"They will argue that we should all communicate the same, but that’s not true,” he said.
Part of the answer could be better preparation for minority students, who may not have had access to strong primary and secondary education or preparation programs. But it's also important to build a culture of inclusivity, both Demissie and Clay said.
MU does not offer an extensive pre-enrollment preparation program for underrepresented minorities. But the school has undertaken a number of initiatives, such as the formation of the diversity council, inclusiveness training, diversity goals and a campaign to raise scholarship money for minority students.
The school uses the same definition of underrepresented minority as the Association of American Medical Colleges, with one addition: MU targets students from rural areas because these communities are experiencing physician shortages nationwide.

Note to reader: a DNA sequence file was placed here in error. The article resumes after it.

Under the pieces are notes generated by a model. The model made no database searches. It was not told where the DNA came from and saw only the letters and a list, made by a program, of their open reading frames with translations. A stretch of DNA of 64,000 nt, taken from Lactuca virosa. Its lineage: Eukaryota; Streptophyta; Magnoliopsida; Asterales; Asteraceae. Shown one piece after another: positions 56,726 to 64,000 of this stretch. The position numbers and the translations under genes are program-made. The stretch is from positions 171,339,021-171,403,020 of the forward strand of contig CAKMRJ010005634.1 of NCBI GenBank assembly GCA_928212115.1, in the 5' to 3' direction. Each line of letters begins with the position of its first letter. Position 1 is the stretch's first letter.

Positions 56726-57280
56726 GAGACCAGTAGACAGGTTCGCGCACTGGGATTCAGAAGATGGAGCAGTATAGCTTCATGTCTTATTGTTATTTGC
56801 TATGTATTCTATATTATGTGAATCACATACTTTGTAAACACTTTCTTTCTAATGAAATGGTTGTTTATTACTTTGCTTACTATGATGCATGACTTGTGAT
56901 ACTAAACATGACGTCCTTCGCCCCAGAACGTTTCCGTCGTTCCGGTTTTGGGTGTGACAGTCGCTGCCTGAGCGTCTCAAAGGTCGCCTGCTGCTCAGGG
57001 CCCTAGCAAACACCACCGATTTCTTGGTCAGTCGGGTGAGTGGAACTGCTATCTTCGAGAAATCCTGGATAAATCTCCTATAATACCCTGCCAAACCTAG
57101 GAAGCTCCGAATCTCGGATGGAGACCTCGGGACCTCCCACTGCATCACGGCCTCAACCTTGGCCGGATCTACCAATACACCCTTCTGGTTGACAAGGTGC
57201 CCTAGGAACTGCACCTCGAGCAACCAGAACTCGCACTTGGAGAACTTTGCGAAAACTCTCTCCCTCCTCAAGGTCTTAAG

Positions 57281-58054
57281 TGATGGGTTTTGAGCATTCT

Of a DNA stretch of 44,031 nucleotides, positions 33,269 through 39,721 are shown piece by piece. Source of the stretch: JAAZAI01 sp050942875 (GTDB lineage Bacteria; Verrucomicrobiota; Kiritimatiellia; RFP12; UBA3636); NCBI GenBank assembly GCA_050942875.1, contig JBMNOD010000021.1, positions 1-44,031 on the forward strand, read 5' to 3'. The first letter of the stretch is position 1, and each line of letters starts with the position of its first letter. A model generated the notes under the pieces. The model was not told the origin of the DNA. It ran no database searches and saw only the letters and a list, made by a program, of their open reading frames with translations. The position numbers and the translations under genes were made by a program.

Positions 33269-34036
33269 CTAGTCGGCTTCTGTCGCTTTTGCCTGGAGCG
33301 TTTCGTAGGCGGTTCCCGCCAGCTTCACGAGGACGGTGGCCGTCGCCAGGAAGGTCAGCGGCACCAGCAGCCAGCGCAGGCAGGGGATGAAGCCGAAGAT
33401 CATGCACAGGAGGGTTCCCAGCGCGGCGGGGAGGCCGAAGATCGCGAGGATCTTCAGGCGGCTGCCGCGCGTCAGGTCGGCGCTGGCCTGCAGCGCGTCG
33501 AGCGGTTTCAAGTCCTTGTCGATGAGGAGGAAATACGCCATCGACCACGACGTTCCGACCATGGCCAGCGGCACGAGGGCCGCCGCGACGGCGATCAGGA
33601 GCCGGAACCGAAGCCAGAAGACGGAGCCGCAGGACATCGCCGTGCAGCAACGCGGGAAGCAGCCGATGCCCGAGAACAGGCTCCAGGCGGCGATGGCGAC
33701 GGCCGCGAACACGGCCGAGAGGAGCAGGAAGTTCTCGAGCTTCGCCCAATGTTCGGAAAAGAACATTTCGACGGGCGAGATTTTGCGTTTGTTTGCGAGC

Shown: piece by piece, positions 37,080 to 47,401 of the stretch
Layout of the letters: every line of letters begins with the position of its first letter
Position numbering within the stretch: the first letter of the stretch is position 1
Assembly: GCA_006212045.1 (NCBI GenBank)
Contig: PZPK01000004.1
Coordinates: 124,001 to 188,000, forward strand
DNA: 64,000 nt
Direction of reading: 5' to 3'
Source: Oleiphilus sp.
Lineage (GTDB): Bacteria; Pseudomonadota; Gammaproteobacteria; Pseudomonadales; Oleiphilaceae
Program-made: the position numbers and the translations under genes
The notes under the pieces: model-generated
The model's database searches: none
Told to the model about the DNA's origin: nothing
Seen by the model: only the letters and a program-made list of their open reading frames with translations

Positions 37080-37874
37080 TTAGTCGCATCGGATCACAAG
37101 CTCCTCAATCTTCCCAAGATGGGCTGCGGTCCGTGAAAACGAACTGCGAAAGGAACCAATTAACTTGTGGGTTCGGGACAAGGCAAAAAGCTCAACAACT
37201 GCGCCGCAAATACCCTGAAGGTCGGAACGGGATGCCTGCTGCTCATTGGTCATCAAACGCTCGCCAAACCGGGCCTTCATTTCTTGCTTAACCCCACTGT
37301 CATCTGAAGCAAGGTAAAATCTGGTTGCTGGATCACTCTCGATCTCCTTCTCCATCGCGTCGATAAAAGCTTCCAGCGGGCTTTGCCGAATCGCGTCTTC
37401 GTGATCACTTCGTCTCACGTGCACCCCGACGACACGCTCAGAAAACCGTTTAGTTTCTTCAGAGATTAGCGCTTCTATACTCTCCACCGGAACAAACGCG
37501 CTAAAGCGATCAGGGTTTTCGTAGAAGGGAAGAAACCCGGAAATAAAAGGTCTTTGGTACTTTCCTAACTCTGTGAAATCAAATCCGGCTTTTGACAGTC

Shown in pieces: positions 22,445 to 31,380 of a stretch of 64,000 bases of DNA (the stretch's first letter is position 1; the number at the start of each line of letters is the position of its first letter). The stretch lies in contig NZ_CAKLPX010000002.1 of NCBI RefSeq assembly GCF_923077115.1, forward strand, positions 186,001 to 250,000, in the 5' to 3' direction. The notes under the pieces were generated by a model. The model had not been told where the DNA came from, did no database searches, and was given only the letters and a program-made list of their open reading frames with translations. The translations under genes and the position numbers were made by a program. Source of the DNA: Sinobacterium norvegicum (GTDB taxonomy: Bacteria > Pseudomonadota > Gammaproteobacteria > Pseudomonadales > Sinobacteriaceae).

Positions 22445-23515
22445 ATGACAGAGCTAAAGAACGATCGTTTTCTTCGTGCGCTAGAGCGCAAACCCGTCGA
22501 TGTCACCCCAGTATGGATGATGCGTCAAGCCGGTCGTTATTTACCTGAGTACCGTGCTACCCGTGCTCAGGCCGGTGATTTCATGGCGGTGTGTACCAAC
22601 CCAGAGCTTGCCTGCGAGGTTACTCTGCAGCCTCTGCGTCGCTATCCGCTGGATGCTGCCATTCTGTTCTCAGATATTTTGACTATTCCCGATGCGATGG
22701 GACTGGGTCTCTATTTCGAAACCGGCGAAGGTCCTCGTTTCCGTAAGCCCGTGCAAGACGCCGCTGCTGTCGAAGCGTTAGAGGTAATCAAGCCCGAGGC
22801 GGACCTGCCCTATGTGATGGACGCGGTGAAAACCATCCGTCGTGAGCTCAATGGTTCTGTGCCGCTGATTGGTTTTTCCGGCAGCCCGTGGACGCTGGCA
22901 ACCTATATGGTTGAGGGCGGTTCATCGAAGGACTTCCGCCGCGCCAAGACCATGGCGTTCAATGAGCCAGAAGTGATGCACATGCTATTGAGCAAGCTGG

In addition to rural pipeline programs, the school also offers nontraditional students assistance with the application process and supports them once they are accepted.
Tomorrow's work force
Demissie and Lacey are both optimistic about the future and hope to see changes in the makeup of the medical student population.
It's not just about diversifying the Medical School's student body, Demissie said. It’s also about bringing all types of diversity from the top down.
“Mizzou has an opportunity, I think here in the next few months and years, to bring in a lot of diverse thought as well as culture," Demissie said.
"Doing a little more to recruit people from other parts of the country and other parts of the world, is going to be really important not only for the students, but more importantly, for the patients they are being trained to serve."
Richard Webner contributed to this report.
Supervising editor is Jeanne Abbott.